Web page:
Do you want to know why small gestures of appreciation work so well? Because they rarely happen.
In one study, researchers found that giving a small gift of candy to medical residents improved the speed and accuracy of their diagnoses. Another study found that a 10 percent increase in something called “motivating language” from leaders boosted worker satisfaction by 10 percent and performance by 2 percent. The neuroanatomist Jill Bolte Taylor came to believe that positive encouragement lay at the heart of her recovery from a stroke that nearly killed her. “I needed those around me to be encouraging,” she wrote. “I needed to know that I still had value. I needed to have dreams to work toward. I needed people to celebrate the triumphs I made every day because my successes, no matter how small, inspired me.” Every leader would do well to heed Taylor’s prescription. (167)
You could change someone’s day by something as simple as a handwritten note. You could have a life-changing habit if you set aside one hour a week to write notes.
In the book The Way We’re Working Isn’t Working, the author Tony Schwartz starts off by talking about the difference between master violinists, good violinists, and your average group. It probably isn’t hard to guess the most important activity to becoming a great violinist – practice. The master group just loves to practice, and it happens more often.
What was fascinating was that it wasn’t an all-day, consuming activity. It was intense practice without interruption. And that kind of focused practice is draining, which means 90 minutes was the longest length of practice time and 4 hours was the limit for the day. After that level of activity, deep recovery was needed and the second most important activity was often a part of that – sleep. The masters took more naps and got better rest at night so that they were at their best during their work time.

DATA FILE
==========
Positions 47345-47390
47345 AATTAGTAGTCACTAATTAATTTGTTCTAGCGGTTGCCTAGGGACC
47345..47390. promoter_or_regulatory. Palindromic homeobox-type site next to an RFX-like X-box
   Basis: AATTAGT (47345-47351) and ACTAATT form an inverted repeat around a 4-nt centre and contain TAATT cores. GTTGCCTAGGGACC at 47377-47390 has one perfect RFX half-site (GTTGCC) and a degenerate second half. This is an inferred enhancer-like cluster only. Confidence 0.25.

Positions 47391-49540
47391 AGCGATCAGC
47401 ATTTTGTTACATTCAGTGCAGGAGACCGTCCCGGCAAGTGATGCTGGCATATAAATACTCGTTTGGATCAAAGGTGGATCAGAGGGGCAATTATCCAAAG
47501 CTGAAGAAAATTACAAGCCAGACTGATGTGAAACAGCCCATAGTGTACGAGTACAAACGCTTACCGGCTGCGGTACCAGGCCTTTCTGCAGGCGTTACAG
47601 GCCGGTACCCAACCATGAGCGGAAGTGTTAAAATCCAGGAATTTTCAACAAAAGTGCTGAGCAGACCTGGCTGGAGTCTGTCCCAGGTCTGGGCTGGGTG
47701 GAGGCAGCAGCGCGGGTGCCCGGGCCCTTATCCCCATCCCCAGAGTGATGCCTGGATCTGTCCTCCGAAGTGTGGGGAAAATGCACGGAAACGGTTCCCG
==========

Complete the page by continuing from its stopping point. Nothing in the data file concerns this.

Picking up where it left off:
Their 4 hours of hard practice was the equivalent of what many do with their 8-10 hour workday (long periods of unfocused, multitasking activity). Add to that the fact that many people do not get the rest they need at night, and start their day already unfocused and have a hard time catching up.
Because the number of hours we work is easy to measure, organizations often default to evaluating employees by the hours they put in at their desks, rather than by the focus they bring to their work or the value they produce. (7)
What if you decided that you weren’t just going to punch a clock and settle for mediocrity, whether it is with work, your family, or a hobby, but you would give that time your best and most focused effort? It may be exhausting, but the energy you gain from bringing something of value will more than make up for it. You might even sleep better at night.
We recently held a birthday party for my youngest son and he had a great time. He and his friends played laser tag, opened gifts, and went crazy with the cake. Then we went home and starting packing boxes and setting aside toys that were a few years old that we are now giving away.
It led us to this thought: on this special day in which we celebrate the life of this boy who is growing up to be a young man that contributes to society, we make it a party that completely revolves around him and getting more.
How well you perform is linked to your personal stereotype. You have a picture of who you are in your head, often subtly influenced by society (and maybe not so subtly from peers).